09 Sep 2021
Correspondence #21
View of the citrine at the 34th Bienal de São Paulo. © Levi Fanan / Fundação Bienal de São Paulo
View of the citrine at the 34th Bienal de São Paulo. © Levi Fanan / Fundação Bienal de São Paulo

Throughout the process of constructing the 34th Bienal de São Paulo, its curatorial team, participating artists and guest authors will send out letters with open dialogues that directly and indirectly reflect the development of the exhibition. The text below was written by the Jacopo Crivelli Visconti, chief curator of the 34th Bienal de São Paulo.

Imagining is not merely looking or looking at; nor is it taking oneself intact into the other. It is, for the purposes of the work, becoming.1
Toni Morrison

There were more than twenty letters. There were more than twenty months. Long and tough months. Months of silence, grief and loneliness. Months in which many things changed, most of them for the worse. We are still here. Believing that everything that happened does not make what we do less important. Rather, it makes it more important, because going forward despite everything is the most courageous gesture at this moment. Going forward in the struggle, but also in the defense of spaces for smiling, for pleasure, for art, for poetry and for song. Hoping that happiness helps the struggle, that tenderness helps the resistance. That we are able to thus enjoy the time until everything gets better. Really better. Not better once again: better for the first time. Better, finally, for everyone. Because, as Fred Moten once said, paraphrasing Fred Hampton, “the coalition emerges out of your recognition that it’s fucked up for you, in the same way that we’ve already recognized that it’s fucked up for us. I don’t need your help. I just need you to recognize that this shit is killing you, too, however much more softly, you stupid motherfucker, you know?”2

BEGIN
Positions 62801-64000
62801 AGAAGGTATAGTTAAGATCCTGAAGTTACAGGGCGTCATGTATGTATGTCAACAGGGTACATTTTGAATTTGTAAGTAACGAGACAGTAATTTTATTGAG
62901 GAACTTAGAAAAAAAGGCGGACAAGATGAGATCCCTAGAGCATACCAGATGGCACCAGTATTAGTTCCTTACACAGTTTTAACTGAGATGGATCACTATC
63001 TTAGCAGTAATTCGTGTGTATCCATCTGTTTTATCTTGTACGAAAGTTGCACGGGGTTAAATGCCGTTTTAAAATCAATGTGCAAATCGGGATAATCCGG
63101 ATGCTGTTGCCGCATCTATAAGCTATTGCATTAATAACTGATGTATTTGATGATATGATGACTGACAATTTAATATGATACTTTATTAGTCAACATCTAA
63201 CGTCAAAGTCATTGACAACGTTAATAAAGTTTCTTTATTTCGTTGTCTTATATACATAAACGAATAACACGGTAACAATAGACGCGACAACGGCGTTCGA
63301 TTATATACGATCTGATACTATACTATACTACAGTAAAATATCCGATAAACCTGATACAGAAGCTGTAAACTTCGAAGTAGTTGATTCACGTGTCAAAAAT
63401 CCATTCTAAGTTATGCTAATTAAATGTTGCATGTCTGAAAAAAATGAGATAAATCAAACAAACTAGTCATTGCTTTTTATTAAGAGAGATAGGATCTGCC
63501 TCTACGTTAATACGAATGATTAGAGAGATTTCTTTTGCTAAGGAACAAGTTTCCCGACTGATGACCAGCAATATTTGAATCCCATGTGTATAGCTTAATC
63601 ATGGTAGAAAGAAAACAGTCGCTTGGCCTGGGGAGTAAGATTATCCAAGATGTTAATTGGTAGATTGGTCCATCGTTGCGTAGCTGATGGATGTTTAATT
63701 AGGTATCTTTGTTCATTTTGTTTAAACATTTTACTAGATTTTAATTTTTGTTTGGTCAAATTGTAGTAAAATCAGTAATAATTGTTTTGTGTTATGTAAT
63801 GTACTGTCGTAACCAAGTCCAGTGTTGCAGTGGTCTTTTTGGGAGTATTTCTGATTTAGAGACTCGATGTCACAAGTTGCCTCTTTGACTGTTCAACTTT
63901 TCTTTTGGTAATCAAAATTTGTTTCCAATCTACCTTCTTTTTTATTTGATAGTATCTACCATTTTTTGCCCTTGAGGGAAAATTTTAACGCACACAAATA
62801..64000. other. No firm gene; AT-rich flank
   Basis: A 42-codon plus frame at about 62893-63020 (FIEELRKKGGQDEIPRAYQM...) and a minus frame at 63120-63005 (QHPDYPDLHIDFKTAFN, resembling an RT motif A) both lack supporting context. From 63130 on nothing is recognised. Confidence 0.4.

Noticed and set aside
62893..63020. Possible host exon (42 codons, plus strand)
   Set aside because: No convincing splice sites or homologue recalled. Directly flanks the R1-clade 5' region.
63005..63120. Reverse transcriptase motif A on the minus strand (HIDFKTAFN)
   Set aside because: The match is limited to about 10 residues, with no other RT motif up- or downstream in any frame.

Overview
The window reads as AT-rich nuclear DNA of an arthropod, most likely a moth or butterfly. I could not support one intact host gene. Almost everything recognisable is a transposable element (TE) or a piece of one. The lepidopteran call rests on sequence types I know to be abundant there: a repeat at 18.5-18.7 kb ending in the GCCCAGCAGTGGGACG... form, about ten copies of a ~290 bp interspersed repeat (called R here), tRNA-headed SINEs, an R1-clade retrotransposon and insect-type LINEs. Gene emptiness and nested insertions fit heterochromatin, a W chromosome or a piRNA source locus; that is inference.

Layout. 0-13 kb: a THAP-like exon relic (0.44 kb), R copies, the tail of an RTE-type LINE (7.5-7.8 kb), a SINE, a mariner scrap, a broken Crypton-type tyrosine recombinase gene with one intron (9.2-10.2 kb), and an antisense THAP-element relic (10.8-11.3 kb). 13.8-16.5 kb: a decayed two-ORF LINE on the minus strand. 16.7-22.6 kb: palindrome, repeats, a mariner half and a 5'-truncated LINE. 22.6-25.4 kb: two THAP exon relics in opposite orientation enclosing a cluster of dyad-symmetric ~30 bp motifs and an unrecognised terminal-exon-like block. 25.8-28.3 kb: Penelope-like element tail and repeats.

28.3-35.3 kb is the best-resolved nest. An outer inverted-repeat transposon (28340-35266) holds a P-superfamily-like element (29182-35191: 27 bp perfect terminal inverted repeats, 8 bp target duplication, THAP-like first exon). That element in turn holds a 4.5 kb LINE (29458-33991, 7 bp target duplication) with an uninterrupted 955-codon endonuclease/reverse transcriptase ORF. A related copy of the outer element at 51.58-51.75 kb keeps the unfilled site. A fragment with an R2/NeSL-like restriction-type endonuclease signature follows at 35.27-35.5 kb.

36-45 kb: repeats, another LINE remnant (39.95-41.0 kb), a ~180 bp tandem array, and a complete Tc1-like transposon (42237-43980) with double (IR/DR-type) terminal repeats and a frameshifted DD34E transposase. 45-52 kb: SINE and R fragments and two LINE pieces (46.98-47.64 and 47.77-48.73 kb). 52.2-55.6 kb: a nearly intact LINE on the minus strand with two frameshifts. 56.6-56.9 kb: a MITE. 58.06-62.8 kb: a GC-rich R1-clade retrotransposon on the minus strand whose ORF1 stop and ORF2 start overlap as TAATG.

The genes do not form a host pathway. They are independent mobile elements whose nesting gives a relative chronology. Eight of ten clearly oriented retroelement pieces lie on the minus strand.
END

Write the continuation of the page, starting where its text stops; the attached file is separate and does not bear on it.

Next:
The preliminary plans for the 34th Bienal, written nearly 3 years ago, began by stating that

the idea of an exhibition that is gradually constructed through an open process whose functioning and conceptual premises are readily apparent is supported on the notion of rehearsal [...] and allows us to think about the exhibition as a process, a space where the things are presented without the aim of being definitively crystallized, making us more aware of the need for an exercise of attempts and repetitions until the artworks enter in tune with one another, sounding in unison. It is this tuning that is being sought for in this exhibition, and this is why a lengthened time is proposed for it, coupled with a poetics of repetition and successive attempts.

Over the course of the following months, the notion of an open rehearsal that was prolonged, intense and spaced out in both time and place became increasingly clear as it was also made public. And the dilated time that we had imagined for the Bienal became much more than a curatorial tool: it became part of each person’s life.

In more than one of his last interviews, Christian Boltanski often talked about Japanese temples, and more specifically about the way they would represent a worldview radically different from the Western one, for privileging and attributing value to knowledge and ideas, rather than the object. The roof, the floor, the windows: every part can be substituted, if necessary, without this substitution changing the value that is attributed to the whole.3 The temple described by Boltanski is reminiscent of the ship Argo envisioned by Roland Barthes, “each piece of which the Argonauts gradually replaced, so that they ended with an entirely new ship, without having to alter either its name or its form.”4 It might sound like the same story, but the conclusions are opposite: for Barthes, despite keeping the same name and form, the ship is new; for Boltanski, despite being made of new pieces, the temple is old. What really matters is not establishing what is new and what is old, it is to understand that if something that was transformed and continues to be transformed can be called by the same name, it is because what defines it is transformation, not the lack of it.